Contact Rich at: Rich.C@empowergmat.com

Rich Cohen

Co-Founder & GMAT Assassin

Special Offer: Save $75 + GMAT Club Tests Free
  Official GMAT Exam Packs + 70 Pt. Improvement Guarantee
www.empowergmat.com/

***********************Select EMPOWERgmat Courses now include ALL 6 Official GMAC CATs!***********************

Kudos [?]: 3680 [5], given: 173

1 KUDOS received
Director
Director
User avatar
Joined: 07 Aug 2011
Posts: 578

Kudos [?]: 562 [1], given: 75

Concentration: International Business, Technology
GMAT 1: 630 Q49 V27
GMAT ToolKit User
Re: At his regular hourly rate, Don had estimated the labour cos [#permalink]

Show Tags

New post 20 Apr 2015, 21:06
1
This post received
KUDOS
macjas wrote:
At his regular hourly rate, Don had estimated the labour cost of a repair job as $336 and he was paid that amount. However, the job took 4 hours longer than he had estimated and, consequently, he earned $2 per hour less than his regular hourly rate. What was the time Don had estimated for the job, in hours?

(A) 28
(B) 24
(C) 16
(D) 14
(E) 12



\(\frac{336}{X} = \frac{336}{X+4}+2\)

X=24
_________________

Thanks,
Lucky

_______________________________________________________
Kindly press the Image to appreciate my post !! :-)

Kudos [?]: 562 [1], given: 75

Director
Director
User avatar
Joined: 10 Mar 2013
Posts: 589

Kudos [?]: 492 [0], given: 200

Location: Germany
Concentration: Finance, Entrepreneurship
GMAT 1: 580 Q46 V24
GPA: 3.88
WE: Information Technology (Consulting)
GMAT ToolKit User
Re: At his regular hourly rate, Don had estimated the labour cos [#permalink]

Show Tags

New post 26 Jul 2015, 08:05
t(t+4)=672
we can estimate here 20*30=600 --> 22*30=660 So we see that only A or B can be the answer here... 24*28 suits better (22*30)

A bit too large numbers to calculate, not really a GMAT Style, though it's an official GMAT Question.......
_________________

When you’re up, your friends know who you are. When you’re down, you know who your friends are.

Share some Kudos, if my posts help you. Thank you !

800Score ONLY QUANT CAT1 51, CAT2 50, CAT3 50
GMAT PREP 670
MGMAT CAT 630
KAPLAN CAT 660

Kudos [?]: 492 [0], given: 200

1 KUDOS received
Current Student
avatar
B
Joined: 20 Mar 2014
Posts: 2671

Kudos [?]: 1789 [1], given: 796

Concentration: Finance, Strategy
Schools: Kellogg '18 (M)
GMAT 1: 750 Q49 V44
GPA: 3.7
WE: Engineering (Aerospace and Defense)
GMAT ToolKit User Premium Member Reviews Badge
Re: At his regular hourly rate, Don had estimated the labour cos [#permalink]

Show Tags

New post 26 Jul 2015, 10:50
1
This post received
KUDOS
BrainLab wrote:
t(t+4)=672
we can estimate here 20*30=600 --> 22*30=660 So we see that only A or B can be the answer here... 24*28 suits better (22*30)

A bit too large numbers to calculate, not really a GMAT Style, though it's an official GMAT Question.......


An easier and more straightforward way to look at it will be:

Let T be the total hours initially calculated.

Thus per the question:

\(\frac{336}{T} - \frac{336}{T+4} = 2\) (DO NOT solve the equation for T). Plug in the values from the options to arrive at the answer. Start with C (you can easily eliminate this as T+4 =20 and this will give a fractional value for 336/20). Then move onto B or D. If you choose D, the difference of the LHS = 7 (not equal to 2 ) and thus you can eliminate D,E as well. Finally, when you come to B, you will see that the equation is satisfied and is thus the answer.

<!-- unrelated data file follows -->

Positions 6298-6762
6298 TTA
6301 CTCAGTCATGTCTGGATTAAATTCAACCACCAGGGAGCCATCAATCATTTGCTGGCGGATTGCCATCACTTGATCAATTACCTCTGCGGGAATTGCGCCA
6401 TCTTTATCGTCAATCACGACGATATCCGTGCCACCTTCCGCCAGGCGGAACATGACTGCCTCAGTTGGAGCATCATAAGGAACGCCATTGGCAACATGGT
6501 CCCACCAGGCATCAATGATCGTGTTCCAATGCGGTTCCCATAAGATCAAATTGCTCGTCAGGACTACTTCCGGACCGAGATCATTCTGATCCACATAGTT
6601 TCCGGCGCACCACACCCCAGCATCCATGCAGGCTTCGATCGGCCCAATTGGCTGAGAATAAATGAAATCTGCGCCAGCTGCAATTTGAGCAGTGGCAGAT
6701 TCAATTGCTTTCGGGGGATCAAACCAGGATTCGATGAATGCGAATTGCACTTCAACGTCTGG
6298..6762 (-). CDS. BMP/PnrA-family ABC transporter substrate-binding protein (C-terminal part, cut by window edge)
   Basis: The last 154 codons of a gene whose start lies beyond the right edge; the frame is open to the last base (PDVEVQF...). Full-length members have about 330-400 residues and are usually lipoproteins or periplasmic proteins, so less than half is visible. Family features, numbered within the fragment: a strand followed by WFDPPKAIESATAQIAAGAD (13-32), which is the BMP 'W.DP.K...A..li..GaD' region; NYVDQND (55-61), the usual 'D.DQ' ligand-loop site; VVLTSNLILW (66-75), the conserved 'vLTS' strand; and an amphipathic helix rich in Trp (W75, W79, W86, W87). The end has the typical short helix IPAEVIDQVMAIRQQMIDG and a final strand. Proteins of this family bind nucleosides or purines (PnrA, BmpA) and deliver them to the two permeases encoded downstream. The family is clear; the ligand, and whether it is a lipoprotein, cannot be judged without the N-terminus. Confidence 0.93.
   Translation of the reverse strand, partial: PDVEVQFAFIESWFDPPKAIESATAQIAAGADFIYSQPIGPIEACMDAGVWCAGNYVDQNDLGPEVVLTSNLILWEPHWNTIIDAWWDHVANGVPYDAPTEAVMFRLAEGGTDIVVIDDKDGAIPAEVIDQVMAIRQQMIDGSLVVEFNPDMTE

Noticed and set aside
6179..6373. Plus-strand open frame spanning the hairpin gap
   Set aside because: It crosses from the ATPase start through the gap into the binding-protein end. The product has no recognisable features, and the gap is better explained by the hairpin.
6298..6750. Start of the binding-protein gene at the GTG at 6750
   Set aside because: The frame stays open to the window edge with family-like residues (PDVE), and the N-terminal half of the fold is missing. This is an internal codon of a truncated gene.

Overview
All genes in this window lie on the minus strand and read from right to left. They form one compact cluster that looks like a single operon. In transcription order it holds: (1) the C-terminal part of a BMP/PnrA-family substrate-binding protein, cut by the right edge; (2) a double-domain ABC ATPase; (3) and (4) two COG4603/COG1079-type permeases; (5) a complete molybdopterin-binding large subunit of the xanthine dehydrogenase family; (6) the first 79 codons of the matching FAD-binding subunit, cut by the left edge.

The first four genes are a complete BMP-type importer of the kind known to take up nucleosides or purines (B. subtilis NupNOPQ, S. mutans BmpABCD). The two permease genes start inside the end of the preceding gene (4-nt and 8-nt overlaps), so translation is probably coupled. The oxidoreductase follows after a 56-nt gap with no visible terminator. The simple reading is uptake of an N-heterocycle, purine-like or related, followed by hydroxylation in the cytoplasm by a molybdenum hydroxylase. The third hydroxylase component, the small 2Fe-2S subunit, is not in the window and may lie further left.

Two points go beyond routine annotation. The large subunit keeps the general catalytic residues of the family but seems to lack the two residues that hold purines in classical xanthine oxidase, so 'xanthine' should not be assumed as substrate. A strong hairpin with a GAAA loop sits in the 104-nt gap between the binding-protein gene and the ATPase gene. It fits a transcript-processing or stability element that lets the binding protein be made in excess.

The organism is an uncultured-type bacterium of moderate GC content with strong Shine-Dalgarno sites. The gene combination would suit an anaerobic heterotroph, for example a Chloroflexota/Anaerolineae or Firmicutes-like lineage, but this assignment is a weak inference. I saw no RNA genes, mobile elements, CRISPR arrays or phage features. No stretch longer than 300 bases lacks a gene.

In GMAT, if you end up calculating nasty numbers, then usually you missed out on a simple trick to reduce the effort.

Kudos [?]: 1789 [1], given: 796

Senior Manager
Senior Manager
User avatar
Joined: 11 Nov 2014
Posts: 362

Kudos [?]: 55 [0], given: 17

Location: India
Concentration: Finance, International Business
WE: Project Management (Telecommunications)
GMAT ToolKit User Premium Member
Re: At his regular hourly rate, Don had estimated the labour cos [#permalink]

Show Tags

New post 07 Oct 2015, 23:02
Can someone correct me?

336=xh
h=336/x

(h+4)=336/2x
xh+4x=168
4x=168-336
x=42

:( :( :( :( :(

Kudos [?]: 55 [0], given: 17

Expert Post
EMPOWERgmat Instructor
User avatar
P
Status: GMAT Assassin/Co-Founder
Affiliations: EMPOWERgmat
Joined: 19 Dec 2014
Posts: 10379

Kudos [?]: 3680 [0], given: 173

Location: United States (CA)
GMAT 1: 800 Q51 V49
GRE 1: 340 Q170 V170
Re: At his regular hourly rate, Don had estimated the labour cos [#permalink]

Show Tags

New post 08 Oct 2015, 09:27
Hi paidlukkha,

You can certainly treat this prompt as a 'system' question (2 variables and 2 unique equations.

Your first equation is correct:

336 = (X)(H)

However, your second equation is NOT. Since the number of hours increases by 4 and the difference in hourly pay is 2, the equation should be...

336 = (X - 2)(H + 4)

From here, you can proceed with the Algebra and you'll get to the solution.

GMAT assassins aren't born, they're made,
Rich
_________________

760+: Learn What GMAT Assassins Do to Score at the Highest Levels
Contact Rich at: Rich.C@empowergmat.com

Rich Cohen

Co-Founder & GMAT Assassin

Special Offer: Save $75 + GMAT Club Tests Free
  Official GMAT Exam Packs + 70 Pt. Improvement Guarantee
www.empowergmat.com/

***********************Select EMPOWERgmat Courses now include ALL 6 Official GMAC CATs!***********************

Kudos [?]: 3680 [0], given: 173

Re: At his regular hourly rate, Don had estimated the labour cos   [#permalink] 08 Oct 2015, 09:27

Go to page    1   2    Next  [ 40 posts ] 

Display posts from previous: Sort by

At his regular hourly rate, Don had estimated the labour cos

  new topic post reply Question banks Downloads My Bookmarks Reviews Important topics  


GMAT Club MBA Forum Home| About| Terms and Conditions| GMAT Club Rules| Contact| Sitemap

Powered by phpBB © phpBB Group | Emoji artwork provided by EmojiOne

Kindly note that the GMAT® test is a registered trademark of the Graduate Management Admission Council®, and this site has neither been reviewed nor endorsed by GMAC®.